CFC Fashion Show 2017

published Nov. 10, 2018

by Jacob Swaim

At seven o'clock in the evening on Saturday, March 11 of this year, Barton Hall, a monstrous gothic arena, was repurposed from its day-to-day duty as an athletic stage to accomodate a slightly edgier crowd: the attendees of the 33rd Annual Cornell Fashion Collective runway show. While the designers fitted their models and the models reassured their designers, spectators, professors, and fashion enthusiasts alike snapped pictures of their bold attires and imbibed the rejuvenating ambience of the cultural scene before securing their seats---reserved or general---in front of the runway. Starting fashionably late of course, the show was introduced by Dana Lee and Tucker Shea, the President and Vice President of the Cornell Fashion Collective. The fluorescent lights dimmed to an eerie blackness and the cacophonous chatter settled to a gentle hush, and the third level of designers presented their collections: Claire Bowie-”Thunderbird”; Tory Lynch-”Efferescence”; Fsad Boyz-”COM=MU=NI=TY”.

In its own unique way, each collection documented the gruelling and deliberate nature of the design process and reinterpreted the linear evolution of fashion to embrace a more cyclical one. Each designer grappled with and successfully emphasized the human aspects of the design process. With hand-me-downs and recycled patterns, Bowie’s “Thunderbird” collection interpreted ownership as a progression of stages including re-ownership, reinvention, and readaptation. Lynch evoked nostalgic memories of childhood trips to the Magic Kingdom with her fantastical collection “Efferescence”. The collective of designers known as the FSAD BOYZ, and comprised of Mark Colbran, Aidan Shiller, and David Wild, pulled inspiration from their lives and relationships to produce a collection that constantly evolves and conforms to “satisfy” its wearer. Notably, the presentation of their collection “COM=MU=NI=TY” was fast-paced and exciting; their masterful balance of flashy prints and sleek minimalism intrigued the audience without overwhelming them. Overall, the work of the level three designers, while critical of the vicious nature of the fashion cycle, promised good things for its future.

After the last look in the FSAD BOYZ collection strutted across the stage, the level two designers sent out their models. Their prompt: Glacial Reprise---a response to the escalating issue of climate change “through an exploration of structure and color.” Their response was a collaborative and cohesive collection of airy compositions and heavenly fabrics that managed to maintain a certain effervescence while also driving home feelings of outrage and concern. To achieve this effect, the looks progressed from flowing and white to tight-fitting and black.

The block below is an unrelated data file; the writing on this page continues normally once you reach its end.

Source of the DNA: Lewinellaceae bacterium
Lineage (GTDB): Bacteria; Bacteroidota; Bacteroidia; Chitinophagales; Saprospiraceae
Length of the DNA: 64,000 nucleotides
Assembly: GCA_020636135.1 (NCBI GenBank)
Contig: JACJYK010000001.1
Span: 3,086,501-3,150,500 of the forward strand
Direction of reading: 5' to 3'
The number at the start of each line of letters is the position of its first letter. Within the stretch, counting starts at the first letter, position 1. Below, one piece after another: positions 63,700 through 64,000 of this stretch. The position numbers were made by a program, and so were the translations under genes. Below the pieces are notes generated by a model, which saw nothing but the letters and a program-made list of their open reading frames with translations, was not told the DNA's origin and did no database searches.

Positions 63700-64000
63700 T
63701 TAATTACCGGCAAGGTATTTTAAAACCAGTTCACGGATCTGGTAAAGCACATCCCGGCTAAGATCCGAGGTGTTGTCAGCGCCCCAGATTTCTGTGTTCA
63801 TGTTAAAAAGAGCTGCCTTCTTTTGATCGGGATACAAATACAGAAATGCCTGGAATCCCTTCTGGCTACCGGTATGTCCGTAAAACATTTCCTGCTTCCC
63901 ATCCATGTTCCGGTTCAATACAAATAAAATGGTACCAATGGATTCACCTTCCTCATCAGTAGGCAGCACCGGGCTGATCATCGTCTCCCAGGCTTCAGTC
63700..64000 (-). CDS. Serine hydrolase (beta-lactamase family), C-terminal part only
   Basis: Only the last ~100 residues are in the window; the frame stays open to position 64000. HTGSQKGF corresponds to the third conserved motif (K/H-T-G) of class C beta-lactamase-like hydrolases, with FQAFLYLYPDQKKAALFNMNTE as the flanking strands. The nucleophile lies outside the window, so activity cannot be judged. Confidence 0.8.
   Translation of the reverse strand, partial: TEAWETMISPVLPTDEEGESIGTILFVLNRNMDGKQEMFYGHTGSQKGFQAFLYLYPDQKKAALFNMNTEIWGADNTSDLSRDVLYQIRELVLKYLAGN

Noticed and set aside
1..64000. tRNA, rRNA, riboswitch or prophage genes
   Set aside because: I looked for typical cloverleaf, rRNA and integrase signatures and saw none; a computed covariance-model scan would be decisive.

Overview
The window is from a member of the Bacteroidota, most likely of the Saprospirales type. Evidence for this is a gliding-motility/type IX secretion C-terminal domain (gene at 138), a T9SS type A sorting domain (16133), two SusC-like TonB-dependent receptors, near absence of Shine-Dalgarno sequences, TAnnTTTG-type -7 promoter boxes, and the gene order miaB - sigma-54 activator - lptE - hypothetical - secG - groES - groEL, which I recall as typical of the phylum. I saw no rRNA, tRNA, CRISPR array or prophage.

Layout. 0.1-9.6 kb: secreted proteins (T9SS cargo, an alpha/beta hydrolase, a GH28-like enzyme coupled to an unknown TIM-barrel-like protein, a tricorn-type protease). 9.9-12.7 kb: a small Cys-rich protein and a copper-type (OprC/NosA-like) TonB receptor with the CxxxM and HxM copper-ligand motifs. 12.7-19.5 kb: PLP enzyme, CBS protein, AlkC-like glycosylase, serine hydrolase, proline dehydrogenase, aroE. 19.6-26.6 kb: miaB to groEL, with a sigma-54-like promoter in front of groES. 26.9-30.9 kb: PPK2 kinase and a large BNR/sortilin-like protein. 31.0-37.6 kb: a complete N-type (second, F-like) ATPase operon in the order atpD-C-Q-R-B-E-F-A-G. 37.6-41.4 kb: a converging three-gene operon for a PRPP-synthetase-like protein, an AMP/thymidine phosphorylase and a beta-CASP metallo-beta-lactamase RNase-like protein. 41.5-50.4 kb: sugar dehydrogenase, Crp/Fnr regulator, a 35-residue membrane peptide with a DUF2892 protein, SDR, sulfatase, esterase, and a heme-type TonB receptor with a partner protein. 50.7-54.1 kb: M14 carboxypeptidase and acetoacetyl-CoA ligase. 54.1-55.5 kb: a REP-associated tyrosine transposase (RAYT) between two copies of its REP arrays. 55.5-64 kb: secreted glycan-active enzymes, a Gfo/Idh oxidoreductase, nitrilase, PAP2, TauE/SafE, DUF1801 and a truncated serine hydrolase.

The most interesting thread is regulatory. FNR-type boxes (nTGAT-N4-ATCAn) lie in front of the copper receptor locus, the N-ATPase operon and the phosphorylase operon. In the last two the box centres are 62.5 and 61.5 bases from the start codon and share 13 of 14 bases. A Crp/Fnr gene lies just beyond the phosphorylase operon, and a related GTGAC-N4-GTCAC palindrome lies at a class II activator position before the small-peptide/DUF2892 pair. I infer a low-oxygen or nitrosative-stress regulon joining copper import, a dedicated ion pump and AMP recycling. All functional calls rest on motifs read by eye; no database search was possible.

Next, the level one designers presented their models. Their prompt: Circus---a coagulation of the obscure, mystical, and decadent. Their response was a collection of representative looks that both literally and conceptually incorporated what makes a circus simultaneously freaky and beautiful.

Once the last look for the level one designers exited stage right, the show had reached its climax. The music stopped, the lights dimmed, and the first of the level four designers sent their looks down the runway.

The senior designers, under the guidance of their wise and supportive Professor Van Dyk Lewis, grappled with identity and its implications for fashion and fashion’s implications on self-representation. Jackie Wu incorporated her love for garlic into her designs to speak about the balanced imbalance of fashion and self-expression. “Who you are and what you like and dislike is reflected through how you dress and what you wear”, Wu wrote in the accompanying notes on her show. “It is all encompassing: how you feel is reflected in how you dress. Fashion can be whatever you want it to be. How you choose to dress and design or express yourself is your take on fashion.”